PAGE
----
• ABC News

    Underwater Expedition off California Reveals Sunken Warship

    An underwater expedition along the California coast has revealed for the first time a sunken World War II-era aircraft carrier once used in atomic tests in the Pacific. The expedition led by famed oceanographer Robert Ballard captured on Tuesday the wreckage of the USS Independence, located half a mile under the sea in the Greater Farallones National Marine Sanctuary. Scientists aboard the ocean research ship E/V Nautilus lowered two submersibles to the ocean floor to find a Hellcat fighter plane, anti-aircraft guns, hatches and the ship's name on the hull. The Independence was deliberately scuttled in 1951. Samples of marine life growing on the ship will be brought onboard to be tested for possible

  • ABC News

    NASA Nears the End of Its Splashdown Tests for Mars Craft

    NASA has conducted the second to last splashdown test for its Orion spacecraft as the agency prepares to eventually send humans to Mars. Scientists at NASA's Langley facility on Thursday used a pendulum and explosives to fling a test capsule into a pool of water at about 25 mph. The 11-foot craft disappeared behind a bowl-shaped splash before bouncing buoyantly against safety netting. More than 500 instruments gauged aspects of the impact, including the level of strain on the carbon fiber heatshield and aluminum cabin. Crash test dummies were also inside to measure safety designs. Orion sailed through its first unmanned test flight in 2014, splashing down in the Pacific Ocean. Another unmanned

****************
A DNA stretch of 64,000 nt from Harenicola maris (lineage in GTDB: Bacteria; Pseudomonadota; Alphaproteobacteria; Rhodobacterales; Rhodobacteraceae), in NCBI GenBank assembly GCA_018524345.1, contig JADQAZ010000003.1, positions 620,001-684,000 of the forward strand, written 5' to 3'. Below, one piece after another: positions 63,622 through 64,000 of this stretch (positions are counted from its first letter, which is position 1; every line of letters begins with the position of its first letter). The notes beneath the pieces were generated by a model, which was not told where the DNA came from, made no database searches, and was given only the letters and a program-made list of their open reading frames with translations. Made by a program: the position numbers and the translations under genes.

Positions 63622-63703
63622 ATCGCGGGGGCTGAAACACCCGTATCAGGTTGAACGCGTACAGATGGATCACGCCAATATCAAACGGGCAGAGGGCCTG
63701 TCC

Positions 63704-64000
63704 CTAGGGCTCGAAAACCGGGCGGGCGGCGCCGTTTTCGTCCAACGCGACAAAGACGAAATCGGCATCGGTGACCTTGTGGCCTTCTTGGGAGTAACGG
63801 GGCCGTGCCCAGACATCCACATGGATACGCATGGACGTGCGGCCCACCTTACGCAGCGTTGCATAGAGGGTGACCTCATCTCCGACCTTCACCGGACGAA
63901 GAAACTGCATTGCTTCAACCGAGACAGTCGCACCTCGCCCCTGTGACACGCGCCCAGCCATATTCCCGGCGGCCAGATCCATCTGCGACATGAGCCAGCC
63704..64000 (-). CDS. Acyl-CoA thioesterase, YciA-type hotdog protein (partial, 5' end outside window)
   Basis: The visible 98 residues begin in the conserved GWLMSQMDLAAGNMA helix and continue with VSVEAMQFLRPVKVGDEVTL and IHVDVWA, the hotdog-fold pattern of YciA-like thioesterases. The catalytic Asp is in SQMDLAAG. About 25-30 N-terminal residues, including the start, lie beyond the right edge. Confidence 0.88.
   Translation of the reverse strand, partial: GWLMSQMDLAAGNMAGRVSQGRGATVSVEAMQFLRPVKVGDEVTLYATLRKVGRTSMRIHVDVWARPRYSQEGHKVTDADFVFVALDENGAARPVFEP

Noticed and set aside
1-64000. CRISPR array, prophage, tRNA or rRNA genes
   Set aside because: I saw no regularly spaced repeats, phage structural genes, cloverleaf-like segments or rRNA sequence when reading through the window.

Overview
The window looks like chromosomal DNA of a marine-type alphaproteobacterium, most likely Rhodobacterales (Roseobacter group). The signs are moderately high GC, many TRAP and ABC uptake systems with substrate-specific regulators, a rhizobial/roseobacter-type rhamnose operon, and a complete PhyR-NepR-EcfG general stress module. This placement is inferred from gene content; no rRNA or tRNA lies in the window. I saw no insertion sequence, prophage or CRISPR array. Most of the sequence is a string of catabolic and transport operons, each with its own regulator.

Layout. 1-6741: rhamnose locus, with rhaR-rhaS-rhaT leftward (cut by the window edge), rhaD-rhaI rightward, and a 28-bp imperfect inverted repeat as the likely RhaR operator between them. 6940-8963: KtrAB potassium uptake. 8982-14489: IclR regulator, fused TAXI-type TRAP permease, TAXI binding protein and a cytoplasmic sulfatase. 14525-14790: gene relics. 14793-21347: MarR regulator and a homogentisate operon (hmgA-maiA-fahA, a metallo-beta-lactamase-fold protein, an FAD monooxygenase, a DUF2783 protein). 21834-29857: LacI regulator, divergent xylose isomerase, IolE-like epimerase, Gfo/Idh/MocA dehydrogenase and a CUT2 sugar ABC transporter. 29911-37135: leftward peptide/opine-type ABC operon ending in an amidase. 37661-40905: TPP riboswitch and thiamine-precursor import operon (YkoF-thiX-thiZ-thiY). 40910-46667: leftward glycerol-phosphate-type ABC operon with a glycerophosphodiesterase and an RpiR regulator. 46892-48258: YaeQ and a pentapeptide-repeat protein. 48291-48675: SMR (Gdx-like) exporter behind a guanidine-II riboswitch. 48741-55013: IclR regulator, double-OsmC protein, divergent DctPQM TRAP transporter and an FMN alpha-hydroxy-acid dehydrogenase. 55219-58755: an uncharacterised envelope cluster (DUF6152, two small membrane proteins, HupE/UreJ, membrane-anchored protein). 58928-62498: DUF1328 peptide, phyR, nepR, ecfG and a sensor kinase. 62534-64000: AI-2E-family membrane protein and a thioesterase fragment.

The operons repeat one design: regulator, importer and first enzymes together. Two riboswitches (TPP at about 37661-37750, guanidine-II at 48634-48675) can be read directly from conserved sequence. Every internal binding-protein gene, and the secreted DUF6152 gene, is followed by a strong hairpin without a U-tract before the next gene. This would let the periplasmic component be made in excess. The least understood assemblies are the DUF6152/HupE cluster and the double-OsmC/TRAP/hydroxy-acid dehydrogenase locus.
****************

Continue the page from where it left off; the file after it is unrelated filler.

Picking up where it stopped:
• Here's why Italy is prone to devastating earthquakes

    Here's why Italy is prone to devastating earthquakes

    UPDATE: Aug. 25, 2016, 8:19 a.m. BST Death toll is at least 247 dead: 190 in Rieti province and 57 in Ascoli Piceno province, according to Italy Civil Protection. Dozens of people were killed in central Italy after a 6.2-magnitude earthquake nearly leveled hilltop towns and trapped residents under piles of rubble. The Wednesday morning earthquake is the latest in a string of deadly seismic events to strike Italy in the past four decades.

  • Indonesia seizes hundreds of frozen pangolins

    Indonesia seizes hundreds of frozen pangolins

    Indonesian authorities have seized more than 650 critically endangered pangolins found hidden in freezers and arrested a man for allegedly breaking wildlife protection laws, police said on Friday. Police discovered the pangolins, known as "scaly anteaters", when they raided a house in Jombang district on the main island of Java after local residents became suspicious about the large number of freezers in the property. A total of 657 pangolins, which are consumed as a luxury dish in China and used in traditional medicine, were found wrapped in plastic and stored in five large freezers, East Java province police spokesman Raden Prabowo Argo Yuwono told AFP.

  • Why Doctors Without Borders Refused to Negotiate for ISIS Hostage Kayla Mueller
    ABC News Videos

    Why Doctors Without Borders Refused to Negotiate for ISIS Hostage Kayla Mueller

    The humanitarian group's USA executive director Jason Cone says they decided not to negotiate for the American hostage's freedom. Kayla was about Doctors Without Borders vehicle when she was captured by crisis in Syria.

  • Capybaras, Giant Rodents Native to South America, Could Become Invasive Species in Florida
    ABC News

    Capybaras, Giant Rodents Native to South America, Could Become Invasive Species in Florida

    Capybaras, giant rodents that are native to South America, may be establishing themselves as an invasive species in Florida, according to Elizabeth Congdon, the only biologist in North America studying the animal. "Right now, they're considered exotics -- non-native animals that aren't supposed to be here," Congdon told ABC News today. Capybaras were first accidentally introduced to forests in northern Florida after five of them escaped a research facility in the early '90s, said Congdon, an assistant professor at the Bethune-Cookman University in Daytona Beach, Florida, who warned about the potential threat of the species at an animal behavior conference earlier this month.